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Durban Beach Problems

By J.F. Kloppers

24/06/2016 - South Africa's Durban in the Kwazulu Natal province, used to be the warmest place to be during South African Winter holidays but the poor state of the facilities along the Golden Mile before the school holidays start won't leave a good impression on the many visitors expected this year.

Local newspaper, The Sunday Tribune reports that, on the 16 beaches along Durban's promenade, most of the restrooms facilities were filthy, un-maintained and beach showers and taps were broken.

The July school holidays are a critical time for KwaZulu-Natal as thousands of upcountry South African visitors leave the cold behind for the coast's temperate climate.

During last year's winter holiday season (June to August) the province welcomed 1.8 million visitors and earned R2.9 billion in tourism revenue.

Reportedly the investigation found the most common problem for beachfront visitors was that there was no toilet paper. Where toilet paper was available, people were not told where to find it, even when an attendant was present. Attendants said toilet paper was stolen if it was left out and the dispensers damaged - which was why they dispensed it by hand - or kept it hidden.

Inside the restrooms taps were broken and most hand dryers were not working. There was rarely soap, bins were not always provided, some restrooms stank and many were not clean.

Two toilets on two separate beaches were filled with faeces.

With the influx of visitors also comes the need for beach showers, but almost half of the outside showers were not working.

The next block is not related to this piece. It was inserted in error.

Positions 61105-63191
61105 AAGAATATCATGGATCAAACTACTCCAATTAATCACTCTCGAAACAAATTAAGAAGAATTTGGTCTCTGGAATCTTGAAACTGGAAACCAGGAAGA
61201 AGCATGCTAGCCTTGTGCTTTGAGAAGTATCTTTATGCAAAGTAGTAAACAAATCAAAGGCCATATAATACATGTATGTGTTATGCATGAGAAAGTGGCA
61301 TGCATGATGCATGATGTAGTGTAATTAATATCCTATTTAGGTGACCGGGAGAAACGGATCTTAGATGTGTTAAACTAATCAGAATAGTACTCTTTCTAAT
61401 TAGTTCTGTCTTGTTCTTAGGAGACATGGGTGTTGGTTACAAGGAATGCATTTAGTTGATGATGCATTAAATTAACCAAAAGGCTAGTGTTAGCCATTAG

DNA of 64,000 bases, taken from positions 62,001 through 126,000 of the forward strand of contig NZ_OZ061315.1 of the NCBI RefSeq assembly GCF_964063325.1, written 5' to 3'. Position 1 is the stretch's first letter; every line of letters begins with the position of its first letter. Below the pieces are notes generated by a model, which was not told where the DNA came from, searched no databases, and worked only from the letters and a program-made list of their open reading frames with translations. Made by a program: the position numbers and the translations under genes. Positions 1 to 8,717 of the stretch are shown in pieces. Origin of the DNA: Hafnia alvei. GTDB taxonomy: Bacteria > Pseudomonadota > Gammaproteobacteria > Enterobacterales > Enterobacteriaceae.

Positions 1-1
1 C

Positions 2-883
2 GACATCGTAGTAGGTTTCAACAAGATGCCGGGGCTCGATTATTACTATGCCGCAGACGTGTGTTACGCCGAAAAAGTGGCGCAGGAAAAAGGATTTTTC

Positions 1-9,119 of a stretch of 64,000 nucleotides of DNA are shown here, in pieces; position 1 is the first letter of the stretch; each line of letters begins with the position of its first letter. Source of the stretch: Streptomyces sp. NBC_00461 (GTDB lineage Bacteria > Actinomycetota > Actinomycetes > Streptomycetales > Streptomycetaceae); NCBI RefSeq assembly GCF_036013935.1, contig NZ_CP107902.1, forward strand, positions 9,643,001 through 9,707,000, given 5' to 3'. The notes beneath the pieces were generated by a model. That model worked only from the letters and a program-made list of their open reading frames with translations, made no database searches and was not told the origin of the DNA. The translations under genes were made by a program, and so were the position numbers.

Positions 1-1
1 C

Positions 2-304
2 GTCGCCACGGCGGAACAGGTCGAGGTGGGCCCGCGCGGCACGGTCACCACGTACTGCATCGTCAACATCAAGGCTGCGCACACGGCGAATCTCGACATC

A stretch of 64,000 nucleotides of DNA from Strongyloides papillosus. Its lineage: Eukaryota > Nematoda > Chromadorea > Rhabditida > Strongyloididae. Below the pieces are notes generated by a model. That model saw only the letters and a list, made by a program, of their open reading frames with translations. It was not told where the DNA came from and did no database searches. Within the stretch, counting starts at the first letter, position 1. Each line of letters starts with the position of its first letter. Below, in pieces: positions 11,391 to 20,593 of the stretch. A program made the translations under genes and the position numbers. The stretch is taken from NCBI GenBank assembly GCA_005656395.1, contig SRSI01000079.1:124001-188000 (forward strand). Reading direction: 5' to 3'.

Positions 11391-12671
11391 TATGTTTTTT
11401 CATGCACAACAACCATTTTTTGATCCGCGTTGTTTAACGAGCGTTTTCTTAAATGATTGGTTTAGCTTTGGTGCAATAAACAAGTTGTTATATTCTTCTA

The beaches were tidy, although visitors complained about broken glass in the sand. Beachgoers told the Sunday Tribune that Durban might claim to be a world class destination, but the beach facilities painted an entirely different picture.

PR councillor for the beachfront, Avrille Coen, said it had been a five-year battle to get the municipality to clean up the beaches.

"All our correspondence sent to the city has fallen on deaf ears. They wanted to implement a beach manager who was to handle the day-to-day running of the beachfront but that did not materialise," she said.

Head of Durban Tourism Phillip Sithole said he was aware of the problems and was working with the city to resolve maintenance issues and make improvements.

"The department of strategic projects issued tenders in May and we are now awaiting appointment of service providers. I am certain that soon these issues will be resolved," said Sithole.

Mayor of eThekwini Municipality, James Nxumalo, said he was unaware of the problems as they were not reported to him during executive meetings.

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